Tony Cumming, president of the NewBridge Group in Tampa, Florida, helps brokers sell funeral homes. Many of his clients remain skeptical of big firms and often take less money to sell to someone they think won’t tarnish their hard-earned reputation. Most former owners plan to live in the community and do not want their friends and neighbors to be abused. “I’m not saying that someone will take half of what another company offers,” Cumming said. “But now there are two big parts of the sale: it’s the money and the fit.”
Five years ago, when Robert Olthof decided to sell his family’s funeral home in Elmira, New York, he contacted several major public funeral home chains. But when representatives of several companies visited him to make their offers, Olthof realized that none of the major chains had sent someone who understood the service side of the business. “They sent their accountants and they sent their lawyers,” he recalled. “It was all about numbers, numbers, numbers. And I didn’t like it.”
Instead, Althof sold it to Greg Rollins, a former funeral director who built a private chain of 90-site funeral homes across the Northeast. Rollins offered less money than the big chains, but he knew what it was like to wake up at 2:30 a.m. and put on a suit to go help a grieving family. He knew what it was like to bury a child.
“I can’t estimate in dollars how much it really costs to sell to a person who is himself a funeral director,” Olthof said. “Because your name will still be on the front of this building.”
Victoria Hahneman, a law professor at Creighton University who studies the funeral home industry, worries that new corporate ownership could be devastating for grieving families. “They don’t behave like normal, rational consumers,” she said. “They don’t do bargain shopping because death is considered an inappropriate time for bargain shopping.”
For most families, a funeral will be one of the biggest expenses they will ever incur. But they often enter the shopping process with cognitive impairment due to grief and unsure of what is accepted or appropriate.
Only one in five consumers visit more than one funeral home to get a price list. 2022 survey commissioned by the Consumers Federation of America. And online comparisons are almost impossible – the study The Funeral Consumers Federation and Alliance found that only 18% of funeral homes surveyed list their prices on their websites. As a result, families usually rely heavily on the expertise of a single funeral director who has a motive to sell them the most expensive options. Thus, consumers can be encouraged to purchase open-casket packages that include embalming and other services that add to the cost and may not be necessary.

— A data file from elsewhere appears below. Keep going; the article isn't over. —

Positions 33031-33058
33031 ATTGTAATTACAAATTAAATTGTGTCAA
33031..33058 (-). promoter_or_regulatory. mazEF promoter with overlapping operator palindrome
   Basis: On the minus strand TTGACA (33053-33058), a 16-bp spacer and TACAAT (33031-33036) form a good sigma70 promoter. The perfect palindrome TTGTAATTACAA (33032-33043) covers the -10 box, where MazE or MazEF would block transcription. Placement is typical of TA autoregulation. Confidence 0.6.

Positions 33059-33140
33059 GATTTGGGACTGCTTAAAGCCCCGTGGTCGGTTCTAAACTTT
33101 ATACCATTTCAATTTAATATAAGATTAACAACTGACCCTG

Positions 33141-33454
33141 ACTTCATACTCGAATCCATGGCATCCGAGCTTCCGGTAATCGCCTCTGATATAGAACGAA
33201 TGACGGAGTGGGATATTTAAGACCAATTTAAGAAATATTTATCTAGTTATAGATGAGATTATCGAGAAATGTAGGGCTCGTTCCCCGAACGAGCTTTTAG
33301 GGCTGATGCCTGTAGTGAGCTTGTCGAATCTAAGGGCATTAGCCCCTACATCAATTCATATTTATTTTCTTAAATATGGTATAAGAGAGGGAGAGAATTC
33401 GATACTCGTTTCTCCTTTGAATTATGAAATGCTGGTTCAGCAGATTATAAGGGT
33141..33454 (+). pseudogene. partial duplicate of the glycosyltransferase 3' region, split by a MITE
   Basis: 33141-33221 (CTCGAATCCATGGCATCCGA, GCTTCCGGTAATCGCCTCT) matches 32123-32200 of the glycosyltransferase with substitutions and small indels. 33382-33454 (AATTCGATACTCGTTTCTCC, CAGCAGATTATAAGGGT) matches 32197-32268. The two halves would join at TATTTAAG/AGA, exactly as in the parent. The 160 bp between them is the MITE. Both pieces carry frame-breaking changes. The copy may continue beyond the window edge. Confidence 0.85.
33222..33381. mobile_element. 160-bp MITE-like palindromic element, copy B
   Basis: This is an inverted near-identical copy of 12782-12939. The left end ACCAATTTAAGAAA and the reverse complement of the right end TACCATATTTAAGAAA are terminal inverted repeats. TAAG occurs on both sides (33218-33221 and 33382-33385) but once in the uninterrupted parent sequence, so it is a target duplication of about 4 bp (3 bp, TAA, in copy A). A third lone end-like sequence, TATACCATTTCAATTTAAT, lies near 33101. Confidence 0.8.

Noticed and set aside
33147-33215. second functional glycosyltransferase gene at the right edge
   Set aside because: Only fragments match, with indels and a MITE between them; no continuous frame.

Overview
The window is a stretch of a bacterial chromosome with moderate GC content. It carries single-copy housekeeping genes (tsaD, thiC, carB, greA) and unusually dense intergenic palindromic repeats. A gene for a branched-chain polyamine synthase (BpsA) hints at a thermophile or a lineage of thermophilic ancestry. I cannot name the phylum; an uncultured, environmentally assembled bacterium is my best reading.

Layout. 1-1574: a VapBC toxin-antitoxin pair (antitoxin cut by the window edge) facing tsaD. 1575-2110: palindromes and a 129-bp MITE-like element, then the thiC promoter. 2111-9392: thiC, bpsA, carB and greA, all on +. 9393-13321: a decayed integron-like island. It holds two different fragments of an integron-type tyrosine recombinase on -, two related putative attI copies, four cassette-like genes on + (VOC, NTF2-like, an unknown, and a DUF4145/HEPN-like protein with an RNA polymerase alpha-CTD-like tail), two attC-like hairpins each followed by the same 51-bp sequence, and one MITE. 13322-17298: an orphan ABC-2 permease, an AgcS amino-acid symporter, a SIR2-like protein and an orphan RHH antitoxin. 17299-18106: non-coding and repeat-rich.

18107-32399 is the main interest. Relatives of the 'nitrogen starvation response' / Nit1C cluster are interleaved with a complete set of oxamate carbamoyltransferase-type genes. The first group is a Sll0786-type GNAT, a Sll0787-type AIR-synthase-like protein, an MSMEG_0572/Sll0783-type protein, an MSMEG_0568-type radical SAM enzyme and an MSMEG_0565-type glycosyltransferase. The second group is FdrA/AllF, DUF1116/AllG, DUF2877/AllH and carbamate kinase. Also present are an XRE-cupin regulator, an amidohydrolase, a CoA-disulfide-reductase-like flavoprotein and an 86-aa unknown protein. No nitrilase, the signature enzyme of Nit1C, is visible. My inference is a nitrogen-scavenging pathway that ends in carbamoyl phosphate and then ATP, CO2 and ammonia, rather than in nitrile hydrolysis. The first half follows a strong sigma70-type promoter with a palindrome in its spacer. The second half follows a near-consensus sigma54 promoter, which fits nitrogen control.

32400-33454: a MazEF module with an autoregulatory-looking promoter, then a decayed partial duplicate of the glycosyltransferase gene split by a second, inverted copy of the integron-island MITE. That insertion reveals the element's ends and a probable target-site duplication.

“This is a kind of pickled, shellac, cosmeticized, preserved corpse, where will the future be? I’m not sure the answer is yes,” Hahneman said. “And I think there are investors who are betting that it isn’t.”
A prime example is the Foundation Partners group. Backed by private equity firm Access Holdings, the funeral home chain switched five years ago to acquiring funeral homes with high cremation rates. Cremation rates in the country have been steadily increasing over the past two decades. almost 58% families now prefer cremation to burial in a coffin. Foundation Partners expects this figure to reach 70% by 2030.
The company has acquired more than 75 businesses in states with high cremation rates, including Arizona, California, Colorado, and Florida. Most of these funeral homes average just over 150 funerals a year.
Individual funeral homes “don’t have access to marketing budgets, they don’t have access to insurance and medical plans, benefits and stuff,” said Robertson, CEO of Foundation Partners. “And because we have the ability to manage marketing and do other things, we’re also taking this 150-call firm to 200 calls.”
Robertson said the funeral home industry is different from other sectors that private equity firms can invest in, describing it as a vocation comparable to working in a hospice. According to him, Foundation Partners is lucky that their supporters understand the service part of the industry, as well as finance. “Private investment firms are not necessarily known for their deep compassion for people. They are more known for their financial returns,” he said. “Getting both is very important.”
Fund partners own Tulip cremation, an online service that allows people to book a cremation with just a few clicks—and without having to visit a funeral home. Tulip currently operates in nine states where Foundation Partners has funeral homes. The company expects the service to eventually operate nationally.
Hahneman said that innovative approaches like Tulip’s are badly needed in a funeral home industry that hasn’t changed much in 100 years. “It’s absurd to me that the average cost of a funeral is between $7,000 and $10,000,” she said. “People want less expensive options, and innovation will get us there.” Tulip charges less than $1,000 for cremation; the ashes are sent to the families.
“Private equity investment can go in one of two directions: either they are going to secure the status quo and stimulate prices, or the goal of investment will be destruction,” Hahneman said. “And the breakthrough promises to bring more accessible processes to market.”